U.S. Still Reviewing Guatemala’s Progress on Labor Rights Enforcement
U.S. Trade Representative Mike Froman announced Aug. 25 that the U.S. is suspending for an additional four weeks the dispute settlement process in a CAFTA-DR labor enforcement case against Guatemala. According to a USTR press release, the U.S. is reviewing information provided by Guatemala concerning legal reforms and actions it has taken to strengthen labor law enforcement, as well as whether these reforms are leading to concrete improvements in Guatemalan workers’ rights. The press release notes that Froman travelled to Guatemala recently to press for effective implementation of the 18-point labor rights enforcement plan the two sides signed in 2013.
In response to USTR’s announcement, House Ways and Means Committee Ranking Member Sander Levin, D-Mich., said he remains “deeply concerned about Guatemala’s failure to take the necessary steps to fulfill even the limited commitments it agreed to under CAFTA and the Enforcement Plan” and that he will work with the White House to pursue arbitration “if Guatemala continues to shirk the long overdue implementation of its commitments.”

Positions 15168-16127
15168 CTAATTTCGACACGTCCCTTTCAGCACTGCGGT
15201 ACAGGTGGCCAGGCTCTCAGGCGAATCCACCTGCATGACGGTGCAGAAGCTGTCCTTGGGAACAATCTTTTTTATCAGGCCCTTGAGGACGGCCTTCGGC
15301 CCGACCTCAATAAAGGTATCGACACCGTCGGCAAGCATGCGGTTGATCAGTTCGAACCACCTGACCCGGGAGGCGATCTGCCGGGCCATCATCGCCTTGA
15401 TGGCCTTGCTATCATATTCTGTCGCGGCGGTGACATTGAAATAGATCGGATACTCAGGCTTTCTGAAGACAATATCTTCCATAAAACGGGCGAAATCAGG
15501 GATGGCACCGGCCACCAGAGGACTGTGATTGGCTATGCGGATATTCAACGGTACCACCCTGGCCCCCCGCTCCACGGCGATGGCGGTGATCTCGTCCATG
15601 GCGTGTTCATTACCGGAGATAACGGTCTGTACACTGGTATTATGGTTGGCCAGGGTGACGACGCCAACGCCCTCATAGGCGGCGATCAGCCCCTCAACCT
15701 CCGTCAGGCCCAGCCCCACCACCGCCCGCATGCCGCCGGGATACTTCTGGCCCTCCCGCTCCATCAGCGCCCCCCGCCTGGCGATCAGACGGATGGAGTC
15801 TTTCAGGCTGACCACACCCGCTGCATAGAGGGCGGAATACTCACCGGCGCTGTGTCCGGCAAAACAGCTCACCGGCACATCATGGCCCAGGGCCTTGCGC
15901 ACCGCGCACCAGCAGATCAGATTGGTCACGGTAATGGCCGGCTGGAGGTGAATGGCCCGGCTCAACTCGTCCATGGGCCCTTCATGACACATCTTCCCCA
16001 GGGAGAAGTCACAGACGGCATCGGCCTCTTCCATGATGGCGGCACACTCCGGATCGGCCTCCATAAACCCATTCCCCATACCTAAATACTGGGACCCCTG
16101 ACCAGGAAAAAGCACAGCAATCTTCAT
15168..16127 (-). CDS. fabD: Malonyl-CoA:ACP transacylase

AFL-CIO President Richard Trumka also expressed concern about the most recent extension and urged “government officials in both nations to move as soon as possible to dispute settlement.” He criticized the enforcement plan as having “achieved only minimal formal changes with no real improvements for workers,” asserting that “workers continue to be harassed for demanding their rights under the law, fired for joining unions, and murdered for daring to organize a union or demand collective bargaining.”